It happens all the time, but it still gets under my skin.

You pick up a novel that looks somewhat interesting. It’s by an author you’ve never read, an author who has several books to his/her credit. It’s worth a shot, right? And so you start reading.

And it’s crap. I mean not just bad, but so bad you want to join the Save the Trees Foundation and picket the publishing company until the author of that pile of debris takes a vow to flip burgers from here on out.

I won’t tell you the author or the publisher, but they’ve both been around for years. I kept reading the book, hoping it would get better or at least not get any worse. I’ve only thrown one book across the room in my life and it was better than this one. I started to heave it, but thought the action would use too much precious energy. Besides, I was in the basement and I was afraid it would hit one of my bookcases, thereby infecting a great work such as The Sound and the Fury or Pride and Prejudice or one of my beloved Nero Wolfe mysteries. (My sf books are all upstairs. If anyone breaks in, they’ll have to sift through all the general fiction first, and by that time, Bullet will probably have his teeth sunk into some very painful portion of their anatomy.)

I couldn’t believe someone actually published this. So naturally, I marched up to the computer and started a new story.

Of course, it’s crap too.

But it won’t be forever. It’ll get better. I’ll figure out who the characters are, what they want, what’s at stake, who has the most to lose. I’ll let the characters speak, let the story tell itself in the way it wants to. I’ll work out the setting, the descriptions, the details. Then I’ll agonize over the language, spending time weighing one word against another, finding what I hope is the right flow.

And when I’ve gotten it as good as I can get it, I’ll send it out.

And when it comes back, I’ll do my best to heal the cuts and bruises and send it back out into the world.

All because some lousy book made me mad.

I guess that junk is good for something.

Now Playing = So Long, So Wrong – Alison Krauss and Union Station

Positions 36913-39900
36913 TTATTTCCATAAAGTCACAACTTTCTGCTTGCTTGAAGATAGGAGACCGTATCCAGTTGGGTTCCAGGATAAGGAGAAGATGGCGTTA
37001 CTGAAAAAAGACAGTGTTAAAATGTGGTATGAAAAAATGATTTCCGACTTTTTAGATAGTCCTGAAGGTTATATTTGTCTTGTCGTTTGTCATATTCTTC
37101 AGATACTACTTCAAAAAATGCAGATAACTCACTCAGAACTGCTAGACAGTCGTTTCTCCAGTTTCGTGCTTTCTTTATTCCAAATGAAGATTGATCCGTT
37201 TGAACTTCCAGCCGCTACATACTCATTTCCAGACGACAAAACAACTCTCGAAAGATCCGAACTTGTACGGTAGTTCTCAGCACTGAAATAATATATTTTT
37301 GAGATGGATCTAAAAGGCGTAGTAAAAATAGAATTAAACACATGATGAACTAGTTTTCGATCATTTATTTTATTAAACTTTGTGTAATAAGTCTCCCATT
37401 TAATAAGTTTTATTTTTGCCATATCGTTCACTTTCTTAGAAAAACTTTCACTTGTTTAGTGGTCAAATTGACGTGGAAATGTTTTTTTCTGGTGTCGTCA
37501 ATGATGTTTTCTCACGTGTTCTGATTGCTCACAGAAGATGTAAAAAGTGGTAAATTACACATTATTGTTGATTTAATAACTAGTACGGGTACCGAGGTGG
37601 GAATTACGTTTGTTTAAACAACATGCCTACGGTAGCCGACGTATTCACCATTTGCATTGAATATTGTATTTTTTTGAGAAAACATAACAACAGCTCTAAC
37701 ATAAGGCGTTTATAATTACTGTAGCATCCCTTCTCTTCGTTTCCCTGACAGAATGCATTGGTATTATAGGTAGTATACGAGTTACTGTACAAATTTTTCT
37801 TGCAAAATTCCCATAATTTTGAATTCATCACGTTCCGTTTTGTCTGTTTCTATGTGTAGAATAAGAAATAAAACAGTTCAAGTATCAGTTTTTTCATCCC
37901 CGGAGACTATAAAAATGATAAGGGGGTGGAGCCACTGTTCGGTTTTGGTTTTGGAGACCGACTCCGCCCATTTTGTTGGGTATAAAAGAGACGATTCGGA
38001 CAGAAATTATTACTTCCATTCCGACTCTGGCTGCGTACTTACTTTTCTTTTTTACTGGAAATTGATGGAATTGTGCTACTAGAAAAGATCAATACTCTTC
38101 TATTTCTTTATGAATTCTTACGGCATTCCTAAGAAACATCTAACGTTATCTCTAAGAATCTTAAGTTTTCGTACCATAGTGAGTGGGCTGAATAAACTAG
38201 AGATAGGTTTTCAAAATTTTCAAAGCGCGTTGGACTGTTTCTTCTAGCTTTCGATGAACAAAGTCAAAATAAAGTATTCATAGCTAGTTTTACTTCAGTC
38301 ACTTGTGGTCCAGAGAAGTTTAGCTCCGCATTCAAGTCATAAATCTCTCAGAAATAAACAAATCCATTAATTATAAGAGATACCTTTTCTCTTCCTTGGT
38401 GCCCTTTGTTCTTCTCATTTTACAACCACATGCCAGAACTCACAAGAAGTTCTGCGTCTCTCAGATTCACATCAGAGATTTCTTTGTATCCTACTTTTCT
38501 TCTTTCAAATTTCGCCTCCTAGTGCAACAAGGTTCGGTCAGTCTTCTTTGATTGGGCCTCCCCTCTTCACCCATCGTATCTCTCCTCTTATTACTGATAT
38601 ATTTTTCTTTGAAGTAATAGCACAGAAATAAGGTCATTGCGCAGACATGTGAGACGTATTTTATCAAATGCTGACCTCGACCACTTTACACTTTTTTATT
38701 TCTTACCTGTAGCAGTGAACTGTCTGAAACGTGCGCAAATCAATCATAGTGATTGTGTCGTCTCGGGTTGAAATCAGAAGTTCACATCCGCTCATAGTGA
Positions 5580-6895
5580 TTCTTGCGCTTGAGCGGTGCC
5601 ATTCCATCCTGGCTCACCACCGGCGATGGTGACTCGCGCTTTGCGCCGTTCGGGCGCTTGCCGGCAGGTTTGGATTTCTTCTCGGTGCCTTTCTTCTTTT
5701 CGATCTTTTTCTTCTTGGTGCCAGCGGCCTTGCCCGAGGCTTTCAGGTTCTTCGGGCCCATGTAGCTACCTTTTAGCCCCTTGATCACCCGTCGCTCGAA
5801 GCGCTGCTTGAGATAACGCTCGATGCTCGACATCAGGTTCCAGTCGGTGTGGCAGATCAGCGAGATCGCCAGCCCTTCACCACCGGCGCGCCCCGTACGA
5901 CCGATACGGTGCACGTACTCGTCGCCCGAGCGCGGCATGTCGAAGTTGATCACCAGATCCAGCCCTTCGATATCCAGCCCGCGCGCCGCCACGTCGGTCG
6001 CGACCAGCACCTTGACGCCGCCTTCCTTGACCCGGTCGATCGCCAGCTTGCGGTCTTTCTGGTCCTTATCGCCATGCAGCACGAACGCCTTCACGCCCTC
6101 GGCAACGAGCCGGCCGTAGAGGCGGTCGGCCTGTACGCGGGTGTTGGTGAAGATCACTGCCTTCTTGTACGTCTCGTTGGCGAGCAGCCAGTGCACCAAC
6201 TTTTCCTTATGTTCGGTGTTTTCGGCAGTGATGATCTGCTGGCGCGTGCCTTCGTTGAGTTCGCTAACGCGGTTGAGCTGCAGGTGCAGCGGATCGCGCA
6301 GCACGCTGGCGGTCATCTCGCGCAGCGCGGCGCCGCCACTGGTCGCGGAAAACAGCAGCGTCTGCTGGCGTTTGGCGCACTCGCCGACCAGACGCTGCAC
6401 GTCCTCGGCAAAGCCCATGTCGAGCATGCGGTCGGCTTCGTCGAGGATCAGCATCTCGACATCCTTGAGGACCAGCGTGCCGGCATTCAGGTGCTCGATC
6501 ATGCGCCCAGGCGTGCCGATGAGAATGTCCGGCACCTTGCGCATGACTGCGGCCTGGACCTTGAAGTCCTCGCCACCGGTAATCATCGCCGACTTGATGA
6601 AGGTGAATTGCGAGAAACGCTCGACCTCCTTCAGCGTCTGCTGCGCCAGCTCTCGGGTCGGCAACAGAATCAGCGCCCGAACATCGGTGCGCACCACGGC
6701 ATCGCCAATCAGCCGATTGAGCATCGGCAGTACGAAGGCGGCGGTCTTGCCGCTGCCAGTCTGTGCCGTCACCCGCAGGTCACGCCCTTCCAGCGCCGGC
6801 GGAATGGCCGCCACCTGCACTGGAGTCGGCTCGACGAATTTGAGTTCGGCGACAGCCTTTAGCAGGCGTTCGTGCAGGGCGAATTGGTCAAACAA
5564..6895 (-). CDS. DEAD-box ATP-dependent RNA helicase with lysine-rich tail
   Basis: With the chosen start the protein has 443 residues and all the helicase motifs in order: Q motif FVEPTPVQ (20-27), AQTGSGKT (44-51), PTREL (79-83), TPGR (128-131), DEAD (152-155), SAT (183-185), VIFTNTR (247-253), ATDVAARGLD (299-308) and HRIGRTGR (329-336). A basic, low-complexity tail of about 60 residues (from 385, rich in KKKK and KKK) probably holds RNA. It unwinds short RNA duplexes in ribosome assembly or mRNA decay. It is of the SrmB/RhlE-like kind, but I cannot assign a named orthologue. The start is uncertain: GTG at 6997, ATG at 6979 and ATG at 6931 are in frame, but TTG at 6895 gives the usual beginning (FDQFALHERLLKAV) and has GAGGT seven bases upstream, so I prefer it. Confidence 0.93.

Sunday, January 02, 2005

Job Hunting, Miss O’Connor and Writing Without Teachers

I’ve never minded working hard
It’s who I’m working for
- Gillian Welch

I sent resumes out to two companies last week and inquired into a third. Two of these companies I think I could work for and one I’d love to work for. Although who you’re working for may ultimately be more important than what you’re doing, I’d love to find anything connected to writing or supporting the arts in general.

Right now I’m reading The Complete Stories of Flannery O’Connor. The woman was brilliant. There’s something about the way she combines the Southern mentality, Christianity, and finding/rediscovering your place in the world that really connects with me. I’m also reading Understanding Flannery O’Connor after each story I read. I think I’m becoming a better reader – I usually know what the author in Understanding is going to say before I read the passage about that story. Growth happens in small steps.

I’m also reading Peter Elbow’s Writing without Teachers. Elbow talks a lot about freewriting (which I already do). Don’t think, just write. When you freewrite, you allow your subconscious to flow and move, you don’t stifle it and you don’t edit. You can edit later. Too many times I’ve looked at the freewrite as a basic structure of a story that’s already in place. What I haven’t done is allow for different points of view (not character POVs, but different ideological POVs), different interpretations of what I’ve written. I haven’t allowed the element of conflict to germinate so several of my stories have seemed static and feel manipulated. Speculating. Dreaming. Exploring. I haven’t done that enough. How to fix it? Cook those differing ideas more, let them mix and blend with each other, even if it takes many drafts. Understand that you’ll revise later. Probably a lot.

My friend Marjorie has some great new stuff on her website and some great links. Check her out at

Now Playing = Everybody Loves a Happy Ending – Tears for Fears